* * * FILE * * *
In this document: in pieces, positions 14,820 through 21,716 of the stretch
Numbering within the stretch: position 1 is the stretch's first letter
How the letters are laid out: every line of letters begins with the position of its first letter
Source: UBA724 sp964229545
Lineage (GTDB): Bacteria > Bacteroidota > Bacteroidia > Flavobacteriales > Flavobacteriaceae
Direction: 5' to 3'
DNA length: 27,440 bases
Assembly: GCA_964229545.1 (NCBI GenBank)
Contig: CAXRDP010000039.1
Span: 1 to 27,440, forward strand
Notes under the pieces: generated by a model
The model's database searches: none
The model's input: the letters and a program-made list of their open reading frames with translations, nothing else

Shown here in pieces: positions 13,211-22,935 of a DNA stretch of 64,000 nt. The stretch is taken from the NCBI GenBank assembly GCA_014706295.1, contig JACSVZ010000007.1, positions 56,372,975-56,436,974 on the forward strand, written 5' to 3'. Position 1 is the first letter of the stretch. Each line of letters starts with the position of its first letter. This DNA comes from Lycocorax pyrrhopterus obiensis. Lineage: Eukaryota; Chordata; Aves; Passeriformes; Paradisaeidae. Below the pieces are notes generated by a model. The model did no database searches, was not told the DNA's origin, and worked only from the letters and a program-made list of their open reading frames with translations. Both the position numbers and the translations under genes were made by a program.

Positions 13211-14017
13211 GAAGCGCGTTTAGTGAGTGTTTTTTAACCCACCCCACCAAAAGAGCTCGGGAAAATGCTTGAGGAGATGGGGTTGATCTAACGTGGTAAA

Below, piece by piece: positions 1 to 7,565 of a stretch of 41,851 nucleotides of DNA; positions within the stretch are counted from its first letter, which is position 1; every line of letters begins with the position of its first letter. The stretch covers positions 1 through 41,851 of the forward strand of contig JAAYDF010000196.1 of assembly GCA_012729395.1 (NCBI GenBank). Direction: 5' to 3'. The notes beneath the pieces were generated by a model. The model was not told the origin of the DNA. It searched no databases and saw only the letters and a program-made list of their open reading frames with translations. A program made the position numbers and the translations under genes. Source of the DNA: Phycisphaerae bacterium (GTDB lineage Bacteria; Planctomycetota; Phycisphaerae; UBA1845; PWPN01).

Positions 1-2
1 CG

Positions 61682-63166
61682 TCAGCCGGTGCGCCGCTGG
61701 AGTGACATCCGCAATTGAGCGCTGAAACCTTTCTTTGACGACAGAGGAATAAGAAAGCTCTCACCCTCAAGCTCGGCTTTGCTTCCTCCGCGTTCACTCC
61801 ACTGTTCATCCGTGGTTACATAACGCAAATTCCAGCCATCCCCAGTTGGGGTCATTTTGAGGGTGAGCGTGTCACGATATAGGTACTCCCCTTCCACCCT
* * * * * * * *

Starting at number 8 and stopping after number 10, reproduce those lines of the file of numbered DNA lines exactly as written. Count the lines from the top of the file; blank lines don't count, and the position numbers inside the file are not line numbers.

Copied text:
Assembly: GCA_964229545.1 (NCBI GenBank)
Contig: CAXRDP010000039.1
Span: 1 to 27,440, forward strand